Today marks the second day of Miller's three-day visit to the Czech Republic. The ambassador said that early in its transition from communism to a market economy, the Czech Republic was what he calls a "source country" for slaves -- women and children forced into prostitution, and men into factory and farm labor in other countries. But he said that has changed.

"As the Czech economy has grown, the nature of the problem has changed," Miller said. "Today if we look at trafficking in persons, or slavery, in the Czech Republic, we are talking about the Czech Republic as a destination country. People coming from Eurasia, Eastern Europe to the Czech Republic, engaging, being forced, into the various types of slavery. Although, talking with the NGOs, it is clear that the leading form of slavery in the Czech Republic is sex slavery."

Typology, profile, and position of victims of trafficking in human beings for the purpose of sexual exploitation in the Czech Republic [DOC]

[Last access date unavailable]

PROFILE OF A CZECH VICTIM TRAFFICKED ABROAD - According to the La Strada data, it often concerns very young inexperienced women. Most are between 18 and 22 years of age, in majority low educated (elementary school, secretarial training, or high school graduates). Trafficked victims often come from socially pathological background - dysfunctional, broken or fragmentary families, frequently with the background of domestic violence (alcoholism, abuse). Alcohol or drug addiction raises the vulnerability of potential victims. Harnessed by their addictions, young girls choose prostitution to support their drug habits. Drug addiction also reinforces the girls' dependency on their pimps. This is tied to the well-known issue of girls from orphanages who leave the institution at 18 without having a place to go. They are not adequately prepared for life and lack basic social and other skills. The merchants sometimes directly target orphanages, waiting for the girls to leave.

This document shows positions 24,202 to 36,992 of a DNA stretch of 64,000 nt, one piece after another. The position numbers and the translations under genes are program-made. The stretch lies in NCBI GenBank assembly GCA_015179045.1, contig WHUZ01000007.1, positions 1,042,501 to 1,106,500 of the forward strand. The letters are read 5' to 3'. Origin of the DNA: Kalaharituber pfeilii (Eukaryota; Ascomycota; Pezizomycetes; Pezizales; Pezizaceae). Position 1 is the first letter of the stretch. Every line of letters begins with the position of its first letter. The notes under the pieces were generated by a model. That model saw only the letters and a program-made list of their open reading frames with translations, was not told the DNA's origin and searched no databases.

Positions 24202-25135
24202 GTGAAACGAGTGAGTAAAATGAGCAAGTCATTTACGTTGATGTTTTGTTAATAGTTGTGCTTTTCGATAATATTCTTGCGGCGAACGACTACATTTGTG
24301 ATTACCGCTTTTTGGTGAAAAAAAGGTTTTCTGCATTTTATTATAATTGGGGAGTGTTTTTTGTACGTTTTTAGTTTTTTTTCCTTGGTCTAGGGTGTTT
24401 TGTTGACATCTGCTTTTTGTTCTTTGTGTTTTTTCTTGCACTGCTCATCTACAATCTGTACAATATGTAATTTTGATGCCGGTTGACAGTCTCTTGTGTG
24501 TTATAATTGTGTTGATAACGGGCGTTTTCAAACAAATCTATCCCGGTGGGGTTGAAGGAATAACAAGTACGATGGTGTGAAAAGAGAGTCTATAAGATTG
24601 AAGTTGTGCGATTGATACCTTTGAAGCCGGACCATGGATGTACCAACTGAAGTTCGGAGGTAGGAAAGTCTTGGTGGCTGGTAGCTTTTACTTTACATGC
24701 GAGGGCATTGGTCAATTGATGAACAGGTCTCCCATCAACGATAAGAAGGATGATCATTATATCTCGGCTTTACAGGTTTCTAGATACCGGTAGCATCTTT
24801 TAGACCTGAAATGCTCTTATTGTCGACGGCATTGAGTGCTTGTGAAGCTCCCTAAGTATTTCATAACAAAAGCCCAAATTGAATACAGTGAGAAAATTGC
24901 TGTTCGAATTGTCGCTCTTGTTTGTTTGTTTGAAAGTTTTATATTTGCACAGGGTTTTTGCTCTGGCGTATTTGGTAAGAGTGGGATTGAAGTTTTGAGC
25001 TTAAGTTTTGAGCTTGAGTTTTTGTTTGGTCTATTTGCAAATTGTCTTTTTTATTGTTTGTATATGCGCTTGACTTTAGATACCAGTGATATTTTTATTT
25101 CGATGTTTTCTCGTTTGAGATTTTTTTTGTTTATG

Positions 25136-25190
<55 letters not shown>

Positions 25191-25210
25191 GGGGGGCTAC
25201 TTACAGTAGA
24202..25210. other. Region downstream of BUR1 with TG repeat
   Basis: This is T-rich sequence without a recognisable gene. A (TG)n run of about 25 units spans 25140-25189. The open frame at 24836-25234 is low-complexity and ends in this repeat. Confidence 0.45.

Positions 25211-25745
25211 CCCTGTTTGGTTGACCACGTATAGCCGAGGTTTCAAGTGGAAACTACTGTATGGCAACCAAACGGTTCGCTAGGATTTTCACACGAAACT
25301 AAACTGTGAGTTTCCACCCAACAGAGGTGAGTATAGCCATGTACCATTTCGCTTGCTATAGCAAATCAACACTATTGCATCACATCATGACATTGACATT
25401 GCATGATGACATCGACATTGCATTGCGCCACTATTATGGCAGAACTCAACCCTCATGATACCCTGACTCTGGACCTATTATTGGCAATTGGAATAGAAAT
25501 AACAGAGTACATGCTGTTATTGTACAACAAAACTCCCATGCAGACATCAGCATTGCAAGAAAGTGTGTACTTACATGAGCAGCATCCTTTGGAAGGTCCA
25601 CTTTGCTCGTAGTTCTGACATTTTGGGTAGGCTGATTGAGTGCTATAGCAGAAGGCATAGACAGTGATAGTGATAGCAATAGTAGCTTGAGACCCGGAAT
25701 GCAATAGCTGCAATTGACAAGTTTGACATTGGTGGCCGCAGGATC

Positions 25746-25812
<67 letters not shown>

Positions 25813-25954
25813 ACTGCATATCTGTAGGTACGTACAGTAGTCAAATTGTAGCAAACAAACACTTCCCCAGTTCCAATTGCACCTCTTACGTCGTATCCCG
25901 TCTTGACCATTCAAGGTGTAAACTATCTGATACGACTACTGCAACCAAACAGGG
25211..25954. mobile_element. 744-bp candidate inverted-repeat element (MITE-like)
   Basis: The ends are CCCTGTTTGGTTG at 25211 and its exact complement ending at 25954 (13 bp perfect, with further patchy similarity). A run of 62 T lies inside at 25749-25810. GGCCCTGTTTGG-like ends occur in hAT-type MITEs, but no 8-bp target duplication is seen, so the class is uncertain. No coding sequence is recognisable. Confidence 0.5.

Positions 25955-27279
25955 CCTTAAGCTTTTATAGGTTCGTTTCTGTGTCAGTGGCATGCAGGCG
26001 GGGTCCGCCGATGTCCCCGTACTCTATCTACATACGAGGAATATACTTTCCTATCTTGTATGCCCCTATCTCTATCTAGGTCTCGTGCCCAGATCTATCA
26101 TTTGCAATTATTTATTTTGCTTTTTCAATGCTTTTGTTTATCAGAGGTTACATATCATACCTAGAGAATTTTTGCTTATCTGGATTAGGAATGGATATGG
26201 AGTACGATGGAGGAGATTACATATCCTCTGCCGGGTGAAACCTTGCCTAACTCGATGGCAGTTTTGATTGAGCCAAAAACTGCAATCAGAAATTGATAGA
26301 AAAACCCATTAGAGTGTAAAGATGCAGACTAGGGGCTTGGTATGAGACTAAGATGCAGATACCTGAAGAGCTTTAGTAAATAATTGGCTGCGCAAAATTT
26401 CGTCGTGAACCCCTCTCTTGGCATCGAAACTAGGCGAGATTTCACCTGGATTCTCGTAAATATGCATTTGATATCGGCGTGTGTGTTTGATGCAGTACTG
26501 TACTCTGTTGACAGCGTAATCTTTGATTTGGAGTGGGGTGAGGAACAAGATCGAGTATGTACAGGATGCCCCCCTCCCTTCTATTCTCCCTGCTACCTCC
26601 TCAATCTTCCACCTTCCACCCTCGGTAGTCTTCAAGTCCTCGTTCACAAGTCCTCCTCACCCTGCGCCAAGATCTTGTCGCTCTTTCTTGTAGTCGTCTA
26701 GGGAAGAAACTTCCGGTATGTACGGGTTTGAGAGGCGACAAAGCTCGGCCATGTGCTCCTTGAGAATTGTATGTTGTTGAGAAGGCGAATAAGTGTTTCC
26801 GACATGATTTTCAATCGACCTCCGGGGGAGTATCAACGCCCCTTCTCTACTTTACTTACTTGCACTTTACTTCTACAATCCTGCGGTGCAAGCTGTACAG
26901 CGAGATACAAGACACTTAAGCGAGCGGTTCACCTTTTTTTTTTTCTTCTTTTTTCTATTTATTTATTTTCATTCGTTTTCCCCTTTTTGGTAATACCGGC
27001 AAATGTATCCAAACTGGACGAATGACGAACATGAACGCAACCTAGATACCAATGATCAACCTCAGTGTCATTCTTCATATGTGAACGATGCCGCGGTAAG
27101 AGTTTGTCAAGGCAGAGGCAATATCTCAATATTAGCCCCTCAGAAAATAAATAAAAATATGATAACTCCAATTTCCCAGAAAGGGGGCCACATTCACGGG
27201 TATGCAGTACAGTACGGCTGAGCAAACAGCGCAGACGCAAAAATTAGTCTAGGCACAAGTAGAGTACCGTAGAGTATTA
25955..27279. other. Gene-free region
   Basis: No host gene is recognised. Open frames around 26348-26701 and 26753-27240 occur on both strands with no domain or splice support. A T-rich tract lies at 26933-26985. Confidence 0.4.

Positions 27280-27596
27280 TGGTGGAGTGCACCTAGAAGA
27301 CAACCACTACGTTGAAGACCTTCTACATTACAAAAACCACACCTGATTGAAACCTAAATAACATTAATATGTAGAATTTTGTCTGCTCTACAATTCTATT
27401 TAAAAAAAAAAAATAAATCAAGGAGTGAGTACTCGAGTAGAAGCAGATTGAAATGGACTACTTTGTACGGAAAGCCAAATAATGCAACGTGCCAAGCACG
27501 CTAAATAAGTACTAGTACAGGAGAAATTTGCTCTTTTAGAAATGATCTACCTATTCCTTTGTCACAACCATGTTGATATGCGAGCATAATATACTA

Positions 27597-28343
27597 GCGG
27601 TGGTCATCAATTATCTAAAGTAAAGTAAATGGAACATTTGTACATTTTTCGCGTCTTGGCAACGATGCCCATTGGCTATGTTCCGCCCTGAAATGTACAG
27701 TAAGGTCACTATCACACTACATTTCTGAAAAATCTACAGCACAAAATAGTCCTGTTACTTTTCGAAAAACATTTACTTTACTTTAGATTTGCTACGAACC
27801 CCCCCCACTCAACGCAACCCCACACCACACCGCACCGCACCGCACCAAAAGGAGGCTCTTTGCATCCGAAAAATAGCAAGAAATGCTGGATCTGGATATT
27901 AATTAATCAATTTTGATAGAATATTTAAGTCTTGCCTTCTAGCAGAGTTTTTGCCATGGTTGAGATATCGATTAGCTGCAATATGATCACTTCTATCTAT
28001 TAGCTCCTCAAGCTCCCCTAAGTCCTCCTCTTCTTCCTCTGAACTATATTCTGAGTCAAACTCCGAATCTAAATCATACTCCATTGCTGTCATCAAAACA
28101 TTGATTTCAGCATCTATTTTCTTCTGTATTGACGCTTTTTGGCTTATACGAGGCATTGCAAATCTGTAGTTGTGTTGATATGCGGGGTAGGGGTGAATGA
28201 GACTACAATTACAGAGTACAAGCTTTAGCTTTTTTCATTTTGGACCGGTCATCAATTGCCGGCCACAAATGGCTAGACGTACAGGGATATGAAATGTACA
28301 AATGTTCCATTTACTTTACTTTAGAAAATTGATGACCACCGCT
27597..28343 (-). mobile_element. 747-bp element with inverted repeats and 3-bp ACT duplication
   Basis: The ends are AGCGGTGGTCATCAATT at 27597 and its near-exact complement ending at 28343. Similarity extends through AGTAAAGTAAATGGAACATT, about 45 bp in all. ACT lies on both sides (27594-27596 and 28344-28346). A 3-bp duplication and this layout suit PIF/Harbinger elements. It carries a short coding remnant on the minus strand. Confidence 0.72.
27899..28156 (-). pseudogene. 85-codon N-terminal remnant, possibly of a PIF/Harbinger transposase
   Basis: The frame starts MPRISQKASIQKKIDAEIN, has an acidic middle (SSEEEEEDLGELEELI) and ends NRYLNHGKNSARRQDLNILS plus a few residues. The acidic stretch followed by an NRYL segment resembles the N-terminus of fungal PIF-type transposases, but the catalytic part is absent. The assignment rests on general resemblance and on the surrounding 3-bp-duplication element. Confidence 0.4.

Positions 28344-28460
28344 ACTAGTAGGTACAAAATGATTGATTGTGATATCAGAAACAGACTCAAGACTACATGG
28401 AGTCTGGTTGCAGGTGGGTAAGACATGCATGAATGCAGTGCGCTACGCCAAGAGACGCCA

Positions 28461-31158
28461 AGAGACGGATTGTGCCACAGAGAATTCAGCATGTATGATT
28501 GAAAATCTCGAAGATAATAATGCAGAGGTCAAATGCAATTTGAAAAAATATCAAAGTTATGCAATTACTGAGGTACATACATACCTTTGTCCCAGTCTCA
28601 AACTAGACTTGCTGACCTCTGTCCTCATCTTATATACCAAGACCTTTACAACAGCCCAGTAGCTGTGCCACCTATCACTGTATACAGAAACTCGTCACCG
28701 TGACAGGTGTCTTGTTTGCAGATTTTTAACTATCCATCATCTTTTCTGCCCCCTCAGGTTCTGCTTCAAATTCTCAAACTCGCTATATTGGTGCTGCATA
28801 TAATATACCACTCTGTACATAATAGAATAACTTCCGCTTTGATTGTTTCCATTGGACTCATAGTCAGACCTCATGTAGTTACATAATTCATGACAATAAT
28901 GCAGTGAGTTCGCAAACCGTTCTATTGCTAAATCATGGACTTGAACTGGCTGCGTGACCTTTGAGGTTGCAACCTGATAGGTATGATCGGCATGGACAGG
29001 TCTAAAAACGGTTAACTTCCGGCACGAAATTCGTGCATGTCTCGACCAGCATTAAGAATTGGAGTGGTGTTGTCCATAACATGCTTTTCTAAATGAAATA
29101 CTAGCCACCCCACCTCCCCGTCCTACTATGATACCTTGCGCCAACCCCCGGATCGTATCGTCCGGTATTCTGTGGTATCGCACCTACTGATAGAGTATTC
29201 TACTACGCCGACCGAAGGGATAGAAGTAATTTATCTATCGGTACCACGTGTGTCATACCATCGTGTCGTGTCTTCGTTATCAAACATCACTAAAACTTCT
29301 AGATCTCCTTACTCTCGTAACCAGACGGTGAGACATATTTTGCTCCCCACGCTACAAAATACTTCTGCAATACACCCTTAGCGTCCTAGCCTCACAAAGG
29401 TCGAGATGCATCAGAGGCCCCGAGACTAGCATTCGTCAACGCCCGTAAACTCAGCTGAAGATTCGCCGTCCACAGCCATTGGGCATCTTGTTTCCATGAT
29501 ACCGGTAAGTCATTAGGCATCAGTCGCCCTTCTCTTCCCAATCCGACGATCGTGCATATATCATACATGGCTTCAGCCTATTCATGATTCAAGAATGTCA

Government receives report criticising Slovak Romanies' situation

Czech News Agency - Česká tisková kancelář ČTK, Prague, 30. 9. 2004

[accessed 17 July 2013]

The Czech government has received a report criticising the living conditions of Slovak Romanies and comparing them to a humanitarian crisis, the public Czech Television said today.  According to the survey, the situation of Slovak Romanies has worsened after the introduction of social reforms. Forced prostitution, hunger and poverty reign among Slovak Romanies, the report says.

Report on human trafficking praises Czechs

The Prague Post, June 24, 2004